1. The texture target needs to be GLES20.GL_TEXTURE_EXTERNAL_OES instead of GL_TEXTURE_2D, e.g. in the glBindTexture calls and glTexParameteri calls.

2. In the fragment shader define a requirement to use the extension:#extension GL_OES_EGL_image_external : require

3. For the texture sampler used in the fragment shader, use samplerExternalOES instead of sampler2D. Everything below here is all in the C code, no more Java.

4. In the C code, use glEGLImageTargetTexture2DOES(GL_TEXTURE_EXTERNAL_OES, eglImage) to specify where the data is, instead of using glTexImage2D family of functions.

5. Now, this is android specific, as GraphicBuffer.h is defined in the android native source code. new a GraphicBuffer object, and init with with the width, height, pixel format, etc… this is where we’ll be writing the pixels to. Also, the android’s GraphicBuffer object is the one that will allocate the memory for us i.e. call gralloc.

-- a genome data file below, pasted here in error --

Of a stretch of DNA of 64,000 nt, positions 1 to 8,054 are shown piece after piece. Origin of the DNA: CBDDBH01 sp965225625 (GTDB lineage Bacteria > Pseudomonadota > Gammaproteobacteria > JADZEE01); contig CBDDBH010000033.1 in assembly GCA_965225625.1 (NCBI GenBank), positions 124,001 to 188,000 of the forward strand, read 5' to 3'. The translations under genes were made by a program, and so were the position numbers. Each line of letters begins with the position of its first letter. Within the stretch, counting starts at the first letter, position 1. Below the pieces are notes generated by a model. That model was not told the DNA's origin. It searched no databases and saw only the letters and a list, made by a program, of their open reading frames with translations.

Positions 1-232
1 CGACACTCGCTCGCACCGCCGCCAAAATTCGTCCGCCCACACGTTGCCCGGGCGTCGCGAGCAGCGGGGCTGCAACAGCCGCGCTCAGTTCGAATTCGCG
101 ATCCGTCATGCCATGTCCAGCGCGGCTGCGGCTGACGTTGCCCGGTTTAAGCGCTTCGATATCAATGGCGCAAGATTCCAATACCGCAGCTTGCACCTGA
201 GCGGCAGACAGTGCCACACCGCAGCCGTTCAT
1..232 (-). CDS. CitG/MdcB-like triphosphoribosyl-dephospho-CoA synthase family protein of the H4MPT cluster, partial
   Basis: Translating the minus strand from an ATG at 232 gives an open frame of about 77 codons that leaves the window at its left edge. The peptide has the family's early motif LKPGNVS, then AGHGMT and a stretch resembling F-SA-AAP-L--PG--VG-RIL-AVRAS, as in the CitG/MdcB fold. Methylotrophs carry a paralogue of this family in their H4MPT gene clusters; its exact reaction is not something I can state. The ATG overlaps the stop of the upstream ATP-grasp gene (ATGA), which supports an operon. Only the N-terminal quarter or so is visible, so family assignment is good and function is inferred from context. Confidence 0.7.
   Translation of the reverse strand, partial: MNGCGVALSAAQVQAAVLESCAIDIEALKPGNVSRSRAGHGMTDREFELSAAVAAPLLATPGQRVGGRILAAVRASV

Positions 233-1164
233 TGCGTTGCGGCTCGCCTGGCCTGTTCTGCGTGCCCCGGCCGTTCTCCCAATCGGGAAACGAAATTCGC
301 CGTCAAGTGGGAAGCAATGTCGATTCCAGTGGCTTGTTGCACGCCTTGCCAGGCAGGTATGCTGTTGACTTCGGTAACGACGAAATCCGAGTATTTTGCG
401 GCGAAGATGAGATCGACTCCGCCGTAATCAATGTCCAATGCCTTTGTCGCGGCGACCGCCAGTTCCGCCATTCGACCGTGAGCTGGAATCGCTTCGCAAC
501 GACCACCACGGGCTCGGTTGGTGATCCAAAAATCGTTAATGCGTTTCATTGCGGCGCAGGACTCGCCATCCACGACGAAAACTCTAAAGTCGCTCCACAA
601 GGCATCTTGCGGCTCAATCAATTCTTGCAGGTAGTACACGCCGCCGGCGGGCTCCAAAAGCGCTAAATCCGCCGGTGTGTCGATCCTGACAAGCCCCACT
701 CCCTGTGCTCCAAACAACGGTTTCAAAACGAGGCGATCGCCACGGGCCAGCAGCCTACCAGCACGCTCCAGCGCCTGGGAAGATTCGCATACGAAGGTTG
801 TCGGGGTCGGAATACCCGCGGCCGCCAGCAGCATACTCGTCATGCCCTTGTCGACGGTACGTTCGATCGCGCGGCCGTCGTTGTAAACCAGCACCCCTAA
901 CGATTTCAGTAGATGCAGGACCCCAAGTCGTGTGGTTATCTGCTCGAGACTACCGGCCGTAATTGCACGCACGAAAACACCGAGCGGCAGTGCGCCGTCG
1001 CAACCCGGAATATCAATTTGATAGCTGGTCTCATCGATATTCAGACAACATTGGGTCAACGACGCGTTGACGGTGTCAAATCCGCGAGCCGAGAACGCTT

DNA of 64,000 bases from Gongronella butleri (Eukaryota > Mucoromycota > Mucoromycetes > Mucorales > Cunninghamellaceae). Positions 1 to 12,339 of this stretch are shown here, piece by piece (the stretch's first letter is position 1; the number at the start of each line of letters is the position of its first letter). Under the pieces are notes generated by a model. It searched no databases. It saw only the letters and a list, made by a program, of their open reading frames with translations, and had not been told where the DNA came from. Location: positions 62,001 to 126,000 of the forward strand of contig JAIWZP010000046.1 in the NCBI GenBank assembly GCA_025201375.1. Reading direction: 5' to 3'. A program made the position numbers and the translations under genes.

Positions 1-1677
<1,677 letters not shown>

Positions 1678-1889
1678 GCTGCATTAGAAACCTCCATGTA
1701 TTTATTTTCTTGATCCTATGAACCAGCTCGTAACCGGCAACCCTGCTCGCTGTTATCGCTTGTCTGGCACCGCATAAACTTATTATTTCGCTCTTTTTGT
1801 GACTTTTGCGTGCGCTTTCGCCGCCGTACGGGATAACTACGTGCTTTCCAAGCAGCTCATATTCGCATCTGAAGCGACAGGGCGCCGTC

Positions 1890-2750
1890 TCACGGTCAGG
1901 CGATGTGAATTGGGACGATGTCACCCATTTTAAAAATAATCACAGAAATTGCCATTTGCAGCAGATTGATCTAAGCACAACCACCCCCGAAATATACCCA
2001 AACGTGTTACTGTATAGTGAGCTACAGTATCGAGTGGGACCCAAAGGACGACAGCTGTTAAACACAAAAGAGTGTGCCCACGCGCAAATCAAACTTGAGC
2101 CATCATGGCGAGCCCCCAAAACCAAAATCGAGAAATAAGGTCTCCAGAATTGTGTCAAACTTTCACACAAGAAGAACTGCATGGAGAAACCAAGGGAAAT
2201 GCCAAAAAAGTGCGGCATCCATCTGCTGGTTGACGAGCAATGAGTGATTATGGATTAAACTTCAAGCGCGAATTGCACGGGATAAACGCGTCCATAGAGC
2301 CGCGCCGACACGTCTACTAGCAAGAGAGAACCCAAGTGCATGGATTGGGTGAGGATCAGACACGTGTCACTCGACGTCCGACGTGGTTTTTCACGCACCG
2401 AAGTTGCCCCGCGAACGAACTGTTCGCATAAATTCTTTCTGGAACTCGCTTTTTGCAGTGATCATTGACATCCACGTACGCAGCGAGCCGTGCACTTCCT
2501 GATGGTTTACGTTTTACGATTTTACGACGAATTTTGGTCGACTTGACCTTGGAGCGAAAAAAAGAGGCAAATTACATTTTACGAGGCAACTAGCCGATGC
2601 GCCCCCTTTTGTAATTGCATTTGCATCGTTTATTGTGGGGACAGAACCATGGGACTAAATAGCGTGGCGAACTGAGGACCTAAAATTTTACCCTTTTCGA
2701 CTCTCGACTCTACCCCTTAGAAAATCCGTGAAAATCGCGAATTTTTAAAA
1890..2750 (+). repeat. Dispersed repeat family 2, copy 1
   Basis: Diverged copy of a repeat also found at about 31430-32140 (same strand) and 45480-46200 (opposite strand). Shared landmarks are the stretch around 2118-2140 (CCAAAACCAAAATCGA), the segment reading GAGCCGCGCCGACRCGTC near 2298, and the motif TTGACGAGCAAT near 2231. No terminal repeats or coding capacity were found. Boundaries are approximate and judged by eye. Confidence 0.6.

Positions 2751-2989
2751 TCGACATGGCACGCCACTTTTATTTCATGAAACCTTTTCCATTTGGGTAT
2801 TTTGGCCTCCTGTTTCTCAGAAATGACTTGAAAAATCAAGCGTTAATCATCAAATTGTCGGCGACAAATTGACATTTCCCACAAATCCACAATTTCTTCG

6. To write pixels to the GraphicBuffer, lock it via graphicBuffer->lock(GRALLOC_USAGE_SW_WRITE_RARELY, (void **) &pixels), lock() will give you the address to write the pixels to in the 2nd parameter. Once you have the address, now, you can freely write the data to the address pixels.

7. After you finish writing, unlock it, graphicBuffer->unlock().

8. Now, you need the eglImage object to pass into glEGLImageTargetTexture2DOES in step 4. To create the eglImage using createEGLImageKHR(). 4th parameter to eglCreateImageKHR() takes in a EGLClientBuffer, use this (EGLClientBuffer) graphicBuffer->getNativeBuffer();

9. To clean up, use eglDestroyImageKHR(). I think that’s about it. Everything is public API: glEGLImageTargetTexture2DOES(), eglCreateEGLImageKHR(), eglDestroyImageKHR(). gralloc is used, and the implementation of GraphicsBuffer object in the android native source code does that for us.